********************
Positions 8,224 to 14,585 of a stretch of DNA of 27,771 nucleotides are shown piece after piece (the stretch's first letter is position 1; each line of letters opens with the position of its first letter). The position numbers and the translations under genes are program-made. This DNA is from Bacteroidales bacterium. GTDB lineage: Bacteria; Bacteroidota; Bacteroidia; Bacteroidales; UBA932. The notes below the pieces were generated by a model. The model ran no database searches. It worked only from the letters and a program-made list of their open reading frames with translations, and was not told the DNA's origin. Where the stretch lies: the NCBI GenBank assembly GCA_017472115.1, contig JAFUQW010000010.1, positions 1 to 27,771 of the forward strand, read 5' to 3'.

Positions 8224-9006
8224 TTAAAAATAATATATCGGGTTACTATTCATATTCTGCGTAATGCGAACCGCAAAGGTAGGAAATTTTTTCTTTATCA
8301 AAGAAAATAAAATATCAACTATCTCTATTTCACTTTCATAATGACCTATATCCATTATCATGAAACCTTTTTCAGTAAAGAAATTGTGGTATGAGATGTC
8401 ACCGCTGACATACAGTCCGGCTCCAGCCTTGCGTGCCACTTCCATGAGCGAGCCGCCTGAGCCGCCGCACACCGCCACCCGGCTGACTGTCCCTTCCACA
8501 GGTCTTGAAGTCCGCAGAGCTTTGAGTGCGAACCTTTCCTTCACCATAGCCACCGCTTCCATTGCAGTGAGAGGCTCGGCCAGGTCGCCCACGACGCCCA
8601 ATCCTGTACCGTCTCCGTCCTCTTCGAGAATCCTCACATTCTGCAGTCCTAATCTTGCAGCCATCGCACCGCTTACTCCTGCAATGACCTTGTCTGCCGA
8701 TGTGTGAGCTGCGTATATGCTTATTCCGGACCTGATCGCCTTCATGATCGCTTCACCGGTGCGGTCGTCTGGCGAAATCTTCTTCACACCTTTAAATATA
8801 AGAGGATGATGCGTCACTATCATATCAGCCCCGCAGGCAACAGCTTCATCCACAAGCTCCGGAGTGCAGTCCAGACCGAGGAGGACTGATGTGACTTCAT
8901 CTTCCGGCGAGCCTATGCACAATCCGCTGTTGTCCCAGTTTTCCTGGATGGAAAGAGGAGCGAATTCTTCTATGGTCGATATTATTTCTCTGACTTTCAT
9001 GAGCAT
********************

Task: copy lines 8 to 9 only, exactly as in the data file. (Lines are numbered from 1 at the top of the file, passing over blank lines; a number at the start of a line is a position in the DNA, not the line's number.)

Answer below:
8701 TGTGTGAGCTGCGTATATGCTTATTCCGGACCTGATCGCCTTCATGATCGCTTCACCGGTGCGGTCGTCTGGCGAAATCTTCTTCACACCTTTAAATATA
8801 AGAGGATGATGCGTCACTATCATATCAGCCCCGCAGGCAACAGCTTCATCCACAAGCTCCGGAGTGCAGTCCAGACCGAGGAGGACTGATGTGACTTCAT